In general their workforce shrunk during Post-Fordism, this can be contributed to a number of factors besides the end to Fordism which include technological advancements that made mass production and mass consumption faster at other factories. (Bunk, 2002, pg. 4) While the workers enjoyed the economic and work stability during the 1950s to the late 1970s, they hit difficulties in the 1980’s that were due in part to the way in which the US based multinational unions were operating. The workers of the mill factories were left to look for jobs in the transformed 90s labor market. The jobs available weren’t unlike jobs of the past that in the market for noncredentialed workers, the jobs needed required skills to work within the service-oriented economy. The changing working industry has restructured the working class in terms of ethnicity, gender, and region. In this respect this is true and has steadily sought to change the old boy’s club of the labor market in North America.
While the information has proven that new jobs required more skills and more positions are opened for women and minorities, the old strategy remains the same that those in the dominant positions are male or white. In the case of my personal experience out of the nineteen employees hired there was only one white male, but in the dominant positions they were still white. The labor market is still racially segregated according to Hamilton, Austin, and Darity Jr on the account of nearly 7 out of 8 major occupations are racially segregated. (Hamilton, Austin, Darity Jr, 2011, pg.1) White males still take precedence in leadership positions, only 16 percent of corporate seats account for women, according to surveys conducted by Fortune 500 (Fisher, 2013). While this percentage may seem small compared to the Fordism era it is a tremendous improvement in terms of women equality. As a college educated individual that is still relatively young, I can identify with the new class that is focused on acquiring the skills needed to succeed in this capital driven society. Working for Michael Kors I am privy to earning a nice hourly wage compared to other jobs, although I have to compete with my fellow peers to meet my quota, and receive benefits. If it wasn’t for the change in the labor movement for more equality than it will still be driven by the old boy’s club. Dunk provides the synthesis that the displaced workers of the mill factory must now have to retrain and reeducate themselves in order to transition along with the change in economic front. According to Dunk, “the explicit concern of governments and employers is with the culture, often dubbed “skills” of the labor force” (Dunk, 2002, pg. 6). The change in the society has provided the change in the labor force.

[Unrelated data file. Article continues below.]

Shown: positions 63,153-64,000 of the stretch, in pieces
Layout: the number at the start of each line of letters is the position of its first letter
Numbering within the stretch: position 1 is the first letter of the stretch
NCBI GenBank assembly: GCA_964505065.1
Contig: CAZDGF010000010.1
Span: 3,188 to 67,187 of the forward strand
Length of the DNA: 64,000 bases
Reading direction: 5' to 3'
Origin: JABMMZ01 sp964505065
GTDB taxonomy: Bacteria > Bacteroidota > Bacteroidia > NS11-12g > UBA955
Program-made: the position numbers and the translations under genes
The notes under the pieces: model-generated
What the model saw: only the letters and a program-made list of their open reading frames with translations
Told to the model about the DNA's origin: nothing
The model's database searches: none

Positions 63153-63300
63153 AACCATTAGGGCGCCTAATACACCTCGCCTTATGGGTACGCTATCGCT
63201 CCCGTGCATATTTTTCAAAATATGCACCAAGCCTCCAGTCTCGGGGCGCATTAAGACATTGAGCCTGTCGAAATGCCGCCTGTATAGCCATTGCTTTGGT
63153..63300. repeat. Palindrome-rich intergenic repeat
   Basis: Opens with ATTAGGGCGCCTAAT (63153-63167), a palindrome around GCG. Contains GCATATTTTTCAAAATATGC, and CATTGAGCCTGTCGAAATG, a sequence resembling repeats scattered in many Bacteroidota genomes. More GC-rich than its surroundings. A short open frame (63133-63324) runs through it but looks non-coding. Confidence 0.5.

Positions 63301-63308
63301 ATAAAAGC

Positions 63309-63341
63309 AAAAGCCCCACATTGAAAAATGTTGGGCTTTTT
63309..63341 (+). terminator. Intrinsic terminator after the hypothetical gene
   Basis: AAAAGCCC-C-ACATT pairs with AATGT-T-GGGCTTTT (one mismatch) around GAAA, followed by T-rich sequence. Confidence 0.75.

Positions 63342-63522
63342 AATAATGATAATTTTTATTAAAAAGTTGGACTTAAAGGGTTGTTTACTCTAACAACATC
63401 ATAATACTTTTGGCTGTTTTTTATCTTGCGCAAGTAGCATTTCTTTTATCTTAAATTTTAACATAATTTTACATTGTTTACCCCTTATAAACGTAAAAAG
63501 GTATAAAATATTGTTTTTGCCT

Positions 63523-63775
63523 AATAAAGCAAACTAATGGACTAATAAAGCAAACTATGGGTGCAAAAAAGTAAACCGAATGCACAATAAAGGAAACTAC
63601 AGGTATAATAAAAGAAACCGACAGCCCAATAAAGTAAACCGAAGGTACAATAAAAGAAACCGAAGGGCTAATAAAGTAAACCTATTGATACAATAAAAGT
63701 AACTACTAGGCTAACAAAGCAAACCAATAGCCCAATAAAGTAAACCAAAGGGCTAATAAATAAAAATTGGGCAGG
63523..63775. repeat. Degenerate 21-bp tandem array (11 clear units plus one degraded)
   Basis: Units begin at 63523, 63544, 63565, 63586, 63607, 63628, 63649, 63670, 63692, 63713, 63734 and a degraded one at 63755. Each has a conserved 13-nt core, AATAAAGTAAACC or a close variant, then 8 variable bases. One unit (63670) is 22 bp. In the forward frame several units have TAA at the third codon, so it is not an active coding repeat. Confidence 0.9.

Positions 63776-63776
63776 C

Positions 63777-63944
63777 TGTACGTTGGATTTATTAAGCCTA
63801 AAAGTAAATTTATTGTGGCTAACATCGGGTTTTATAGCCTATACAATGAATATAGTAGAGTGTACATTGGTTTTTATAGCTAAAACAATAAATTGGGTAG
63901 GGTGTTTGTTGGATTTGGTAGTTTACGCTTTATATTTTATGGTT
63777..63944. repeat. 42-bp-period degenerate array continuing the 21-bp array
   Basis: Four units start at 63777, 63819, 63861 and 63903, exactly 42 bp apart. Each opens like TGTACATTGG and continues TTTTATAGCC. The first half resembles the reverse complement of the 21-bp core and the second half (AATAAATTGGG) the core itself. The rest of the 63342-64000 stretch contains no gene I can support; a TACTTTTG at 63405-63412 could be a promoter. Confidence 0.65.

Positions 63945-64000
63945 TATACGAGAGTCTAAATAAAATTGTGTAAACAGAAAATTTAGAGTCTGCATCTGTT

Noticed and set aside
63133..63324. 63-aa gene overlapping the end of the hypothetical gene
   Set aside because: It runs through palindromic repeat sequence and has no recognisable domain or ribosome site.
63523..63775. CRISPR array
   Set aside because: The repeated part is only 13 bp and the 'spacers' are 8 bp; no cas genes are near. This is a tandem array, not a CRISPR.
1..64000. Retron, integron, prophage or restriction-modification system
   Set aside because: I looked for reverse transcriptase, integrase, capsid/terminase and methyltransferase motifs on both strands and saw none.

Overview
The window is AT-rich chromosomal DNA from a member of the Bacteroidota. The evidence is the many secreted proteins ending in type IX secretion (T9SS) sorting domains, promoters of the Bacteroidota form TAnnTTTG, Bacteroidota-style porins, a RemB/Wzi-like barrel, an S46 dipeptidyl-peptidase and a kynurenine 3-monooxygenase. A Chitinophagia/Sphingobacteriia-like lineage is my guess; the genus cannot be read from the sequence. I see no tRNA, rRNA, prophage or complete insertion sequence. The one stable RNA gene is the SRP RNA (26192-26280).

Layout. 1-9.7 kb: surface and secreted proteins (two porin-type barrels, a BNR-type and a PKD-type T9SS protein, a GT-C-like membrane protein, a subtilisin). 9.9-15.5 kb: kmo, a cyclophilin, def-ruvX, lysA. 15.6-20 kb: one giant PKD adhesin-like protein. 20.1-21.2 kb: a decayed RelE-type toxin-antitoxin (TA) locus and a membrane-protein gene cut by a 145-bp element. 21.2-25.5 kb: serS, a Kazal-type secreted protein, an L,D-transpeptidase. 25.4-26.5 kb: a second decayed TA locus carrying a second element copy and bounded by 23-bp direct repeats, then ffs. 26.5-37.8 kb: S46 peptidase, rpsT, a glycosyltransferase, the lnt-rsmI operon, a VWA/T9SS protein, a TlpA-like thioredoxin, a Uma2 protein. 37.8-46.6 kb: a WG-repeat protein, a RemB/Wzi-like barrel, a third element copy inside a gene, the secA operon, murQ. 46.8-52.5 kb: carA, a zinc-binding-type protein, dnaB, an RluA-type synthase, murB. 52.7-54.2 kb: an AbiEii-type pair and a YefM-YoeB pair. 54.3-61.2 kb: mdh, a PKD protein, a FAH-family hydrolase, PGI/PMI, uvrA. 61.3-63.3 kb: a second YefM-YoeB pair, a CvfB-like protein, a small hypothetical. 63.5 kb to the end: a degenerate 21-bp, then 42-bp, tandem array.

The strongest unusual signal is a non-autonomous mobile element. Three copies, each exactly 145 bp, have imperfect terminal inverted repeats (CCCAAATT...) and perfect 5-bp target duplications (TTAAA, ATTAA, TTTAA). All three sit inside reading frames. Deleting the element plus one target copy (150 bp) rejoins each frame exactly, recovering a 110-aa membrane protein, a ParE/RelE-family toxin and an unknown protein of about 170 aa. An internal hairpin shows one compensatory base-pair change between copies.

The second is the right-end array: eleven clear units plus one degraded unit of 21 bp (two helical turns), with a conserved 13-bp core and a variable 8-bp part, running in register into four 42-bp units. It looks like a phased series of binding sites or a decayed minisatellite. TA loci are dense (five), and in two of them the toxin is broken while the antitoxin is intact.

The Fordist era of Henry Ford brought a society that focused on providing jobs that were relatively low skilled, or skilled centric to the industry in which was built on mass consumption and mass production. From the 1950s to the 1980s, the white male industrial workers sat economically sound in their positions, but the change to capitalism displaced most workers and changed the working class. No longer was it exclusively limited to white males, but now available for women and minorities. Through time the working class has shifted, however there is still ways to go as the gap between leadership is still limited to white males, the working class is steadily improving as more young skilled workers are being introduced into the workforce.
Austin, Algnernon, Hamilton, Darrick, Darity Jr., William. (2011). Whiter Jobs, Higher Wages: Occupational Segregation and the Lower Wages of Black Men. Economic Policy Institute. Retrieved from http://www.epi.org/publication/whiter_jobs_higher_wages/
Dunk, Thomas. (2002). Remaking the Working Class: Experience, Class Consciousness, and the Industrial Adjustment Process. American Ethnologist 29(4): 878 – 900.
Fisher, Anne. (2013). Why Are There Still So Few Women in Top Leadership Jobs? Fortune. Retrieved from http://management.fortune.cnn.com/2013/01/17/why-are-there-still-so-few-women-in-top-leadership-jobs/